Oliver Richardson

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Mixed Reality – blurring the line between real and virtual

As 2017 picks up pace, the pixies at Team DB are mired in the depths of building, coding and developing some exciting new projects and software for clients this spring and beyond, and there’s one piece of tech which stands out as causing the most excitement and buzz amongst our excitable geeks, and that is Mixed Reality – or MR, the latest upgrade to Virtual Reality.  With the introduction of the Microsoft HoloLens, the team at DBPixelhouse are able to create exciting mixed reality environments that we can drop straight into an event with minimal setup and maximum impact. We think it will be a key trend for event tech this year and we wanted to share our excitement with you.

The rise and rise of VR

Last year, virtual reality was a massive growth area for us, driven by the fact that VR offers an incredibly powerful way to deliver a compelling and immersive experience.  We’ve used VR on a number of recent projects, from creating bespoke content of journeys through the human body to creating virtual venue tours and club-class sneak previews of private jet interiors.  With our own in-house animation team and developers, we can pretty much create any virtual environment, both realistic and fantastical.  But we think mixed reality, which can be combined with gesture control, will help take things to a whole new level.

Taking things to a new level

Mixed reality, or hybrid reality as it’s also called, is a combination of AR, VR and real-world experience where physical and digital objects co-exist and interact. The success of Pokemon Go has really naturalised the interaction between real and virtual worlds, making it acceptable for brands to make their digital worlds a part of and an extension of real-world.   When real and virtual merge in this way, it gives a much clearer opportunity for brands to position themselves as a part of the user’s experience.  Solutions we’ve previously delivered with VR, we can now re-develop to incorporate the live environment within the experience, so for example our aerospace virtual reality cabin tours or virtual jet-engine content can now include live elements that keeps the visitor “with” the brand.  The user is no longer cocooned from the world in a solo journey and so brands can participate and guide the consumer through an experience, rather than being a redundant bystander.  Combined with the use of story-telling, which brands are getting really effective and creative at, this is an exciting development with a wealth of opportunities to wow audiences with stunning content, whilst also educating them and guiding them to ensure key messages are conveyed.  We’re already getting queries for how we can leverage mixed reality in events and experiential and can see some real opportunities for organisers and brands to get really creative, using gamification and mixed reality to increase engagement.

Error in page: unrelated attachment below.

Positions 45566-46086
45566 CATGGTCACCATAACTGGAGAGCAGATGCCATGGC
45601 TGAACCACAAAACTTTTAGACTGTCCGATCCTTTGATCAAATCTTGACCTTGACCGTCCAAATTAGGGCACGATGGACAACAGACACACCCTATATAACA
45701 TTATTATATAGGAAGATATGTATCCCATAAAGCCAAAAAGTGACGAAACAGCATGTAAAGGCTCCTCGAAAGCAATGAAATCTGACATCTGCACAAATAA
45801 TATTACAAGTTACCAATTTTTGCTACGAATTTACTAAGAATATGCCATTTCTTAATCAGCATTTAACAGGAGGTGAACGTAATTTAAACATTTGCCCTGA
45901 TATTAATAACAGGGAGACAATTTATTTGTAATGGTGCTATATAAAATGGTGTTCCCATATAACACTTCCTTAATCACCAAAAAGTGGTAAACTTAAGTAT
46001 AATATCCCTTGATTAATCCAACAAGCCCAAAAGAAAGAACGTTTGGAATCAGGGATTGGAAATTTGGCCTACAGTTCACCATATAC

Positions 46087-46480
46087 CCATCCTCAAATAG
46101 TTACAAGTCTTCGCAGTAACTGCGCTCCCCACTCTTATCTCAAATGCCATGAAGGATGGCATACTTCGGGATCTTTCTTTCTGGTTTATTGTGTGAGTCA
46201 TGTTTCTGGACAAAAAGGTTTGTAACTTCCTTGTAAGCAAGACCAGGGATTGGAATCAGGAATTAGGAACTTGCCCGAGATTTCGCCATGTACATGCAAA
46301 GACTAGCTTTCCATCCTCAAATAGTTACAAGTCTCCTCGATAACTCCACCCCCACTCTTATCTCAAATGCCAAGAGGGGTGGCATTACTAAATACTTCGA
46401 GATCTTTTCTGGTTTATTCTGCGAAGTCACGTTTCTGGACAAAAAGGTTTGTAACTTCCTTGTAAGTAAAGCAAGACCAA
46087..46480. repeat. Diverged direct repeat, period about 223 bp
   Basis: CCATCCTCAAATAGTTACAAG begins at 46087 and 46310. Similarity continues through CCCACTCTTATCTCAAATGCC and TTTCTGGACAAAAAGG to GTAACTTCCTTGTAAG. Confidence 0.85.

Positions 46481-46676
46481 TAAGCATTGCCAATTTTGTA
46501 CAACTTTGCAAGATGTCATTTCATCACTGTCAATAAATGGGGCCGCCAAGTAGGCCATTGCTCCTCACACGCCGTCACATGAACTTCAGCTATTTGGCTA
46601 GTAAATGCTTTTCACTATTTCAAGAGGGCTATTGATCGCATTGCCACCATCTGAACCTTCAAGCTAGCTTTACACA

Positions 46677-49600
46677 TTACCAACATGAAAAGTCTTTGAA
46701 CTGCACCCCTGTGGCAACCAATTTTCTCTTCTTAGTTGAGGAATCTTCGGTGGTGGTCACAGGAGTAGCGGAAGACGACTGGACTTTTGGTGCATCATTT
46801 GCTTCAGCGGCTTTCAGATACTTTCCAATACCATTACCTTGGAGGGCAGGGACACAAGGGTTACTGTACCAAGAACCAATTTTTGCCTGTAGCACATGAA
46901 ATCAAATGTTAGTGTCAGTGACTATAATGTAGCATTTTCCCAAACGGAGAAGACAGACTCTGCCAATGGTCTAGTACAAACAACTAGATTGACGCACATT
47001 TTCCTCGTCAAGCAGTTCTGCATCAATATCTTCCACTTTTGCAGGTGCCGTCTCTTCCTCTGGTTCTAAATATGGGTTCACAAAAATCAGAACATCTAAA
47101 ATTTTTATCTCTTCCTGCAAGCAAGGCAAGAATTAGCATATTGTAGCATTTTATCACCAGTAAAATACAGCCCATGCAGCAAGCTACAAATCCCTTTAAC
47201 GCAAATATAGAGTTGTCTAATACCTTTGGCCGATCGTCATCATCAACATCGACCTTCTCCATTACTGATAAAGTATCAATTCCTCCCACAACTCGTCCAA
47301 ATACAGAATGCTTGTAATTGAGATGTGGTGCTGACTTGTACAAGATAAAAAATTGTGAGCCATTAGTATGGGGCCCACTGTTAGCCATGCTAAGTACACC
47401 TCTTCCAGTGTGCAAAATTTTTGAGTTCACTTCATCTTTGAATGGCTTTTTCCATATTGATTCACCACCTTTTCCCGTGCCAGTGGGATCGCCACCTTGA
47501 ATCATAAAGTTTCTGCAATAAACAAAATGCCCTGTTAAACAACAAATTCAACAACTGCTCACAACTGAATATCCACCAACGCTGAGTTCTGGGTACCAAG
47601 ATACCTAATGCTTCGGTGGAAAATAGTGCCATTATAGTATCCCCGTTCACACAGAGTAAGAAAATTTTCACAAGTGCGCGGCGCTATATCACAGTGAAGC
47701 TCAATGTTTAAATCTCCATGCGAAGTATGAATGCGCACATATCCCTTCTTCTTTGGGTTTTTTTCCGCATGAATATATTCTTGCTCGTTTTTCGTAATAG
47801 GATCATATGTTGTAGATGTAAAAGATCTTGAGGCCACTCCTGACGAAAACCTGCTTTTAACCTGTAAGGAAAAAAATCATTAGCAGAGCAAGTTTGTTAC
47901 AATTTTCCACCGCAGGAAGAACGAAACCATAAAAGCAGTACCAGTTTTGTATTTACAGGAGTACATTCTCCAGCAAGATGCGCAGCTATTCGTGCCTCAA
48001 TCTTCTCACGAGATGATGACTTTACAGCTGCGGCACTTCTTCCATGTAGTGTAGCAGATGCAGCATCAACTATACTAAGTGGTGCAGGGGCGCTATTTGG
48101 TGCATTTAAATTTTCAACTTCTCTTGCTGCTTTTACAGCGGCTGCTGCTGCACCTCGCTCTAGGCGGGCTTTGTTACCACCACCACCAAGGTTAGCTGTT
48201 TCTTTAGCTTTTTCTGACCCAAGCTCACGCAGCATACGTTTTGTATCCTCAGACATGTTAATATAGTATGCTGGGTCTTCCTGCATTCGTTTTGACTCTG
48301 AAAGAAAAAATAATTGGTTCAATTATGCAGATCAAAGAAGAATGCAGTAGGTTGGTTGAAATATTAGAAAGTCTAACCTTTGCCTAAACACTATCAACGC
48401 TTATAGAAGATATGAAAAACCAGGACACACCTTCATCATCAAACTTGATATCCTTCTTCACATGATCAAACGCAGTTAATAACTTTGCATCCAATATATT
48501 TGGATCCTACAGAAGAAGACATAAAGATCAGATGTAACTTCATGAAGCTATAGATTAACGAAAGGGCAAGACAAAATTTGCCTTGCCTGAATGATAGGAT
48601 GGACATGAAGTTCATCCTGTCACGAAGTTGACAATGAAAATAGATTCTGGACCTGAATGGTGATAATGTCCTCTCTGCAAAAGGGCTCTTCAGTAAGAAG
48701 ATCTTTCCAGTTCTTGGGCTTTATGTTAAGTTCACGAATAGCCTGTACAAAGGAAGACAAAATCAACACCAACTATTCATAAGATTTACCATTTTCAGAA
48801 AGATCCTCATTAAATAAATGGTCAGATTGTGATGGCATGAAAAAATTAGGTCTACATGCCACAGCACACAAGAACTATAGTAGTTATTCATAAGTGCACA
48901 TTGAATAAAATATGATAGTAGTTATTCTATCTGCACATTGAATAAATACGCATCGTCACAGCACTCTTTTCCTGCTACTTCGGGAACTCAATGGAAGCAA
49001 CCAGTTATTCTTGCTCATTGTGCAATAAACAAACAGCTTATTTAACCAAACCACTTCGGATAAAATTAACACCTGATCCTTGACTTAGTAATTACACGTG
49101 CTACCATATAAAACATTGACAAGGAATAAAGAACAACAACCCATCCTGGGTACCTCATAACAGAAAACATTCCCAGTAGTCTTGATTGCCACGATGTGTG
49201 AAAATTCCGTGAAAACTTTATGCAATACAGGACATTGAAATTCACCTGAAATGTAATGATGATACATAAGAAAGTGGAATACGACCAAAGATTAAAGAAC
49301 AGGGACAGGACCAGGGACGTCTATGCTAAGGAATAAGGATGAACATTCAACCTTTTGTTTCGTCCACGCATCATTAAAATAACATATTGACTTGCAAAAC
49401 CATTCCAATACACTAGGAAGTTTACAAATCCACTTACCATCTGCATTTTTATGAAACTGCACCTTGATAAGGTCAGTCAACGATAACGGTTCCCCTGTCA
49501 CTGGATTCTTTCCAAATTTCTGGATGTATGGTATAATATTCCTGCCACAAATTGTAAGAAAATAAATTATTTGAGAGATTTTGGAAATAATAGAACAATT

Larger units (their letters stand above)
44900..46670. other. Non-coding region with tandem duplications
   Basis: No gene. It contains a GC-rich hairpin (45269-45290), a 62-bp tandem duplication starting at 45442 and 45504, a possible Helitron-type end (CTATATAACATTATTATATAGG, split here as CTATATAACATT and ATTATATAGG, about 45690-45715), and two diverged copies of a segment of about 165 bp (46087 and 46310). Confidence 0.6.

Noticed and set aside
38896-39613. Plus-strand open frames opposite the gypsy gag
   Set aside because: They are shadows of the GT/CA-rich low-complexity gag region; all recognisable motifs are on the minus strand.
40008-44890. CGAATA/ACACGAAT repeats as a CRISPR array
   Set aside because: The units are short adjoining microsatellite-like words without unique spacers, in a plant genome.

If you’re looking for inspiration or ideas, or want to discuss how your content could be amplified through virtual reality or mixed reality, give our pixies at DBpixelhouse a call today on 0845 226 3083.

  • Brynn Alexander

    Excellent explanation of the differences and similarities among AR, VR, and mixed reality – thanks for sharing!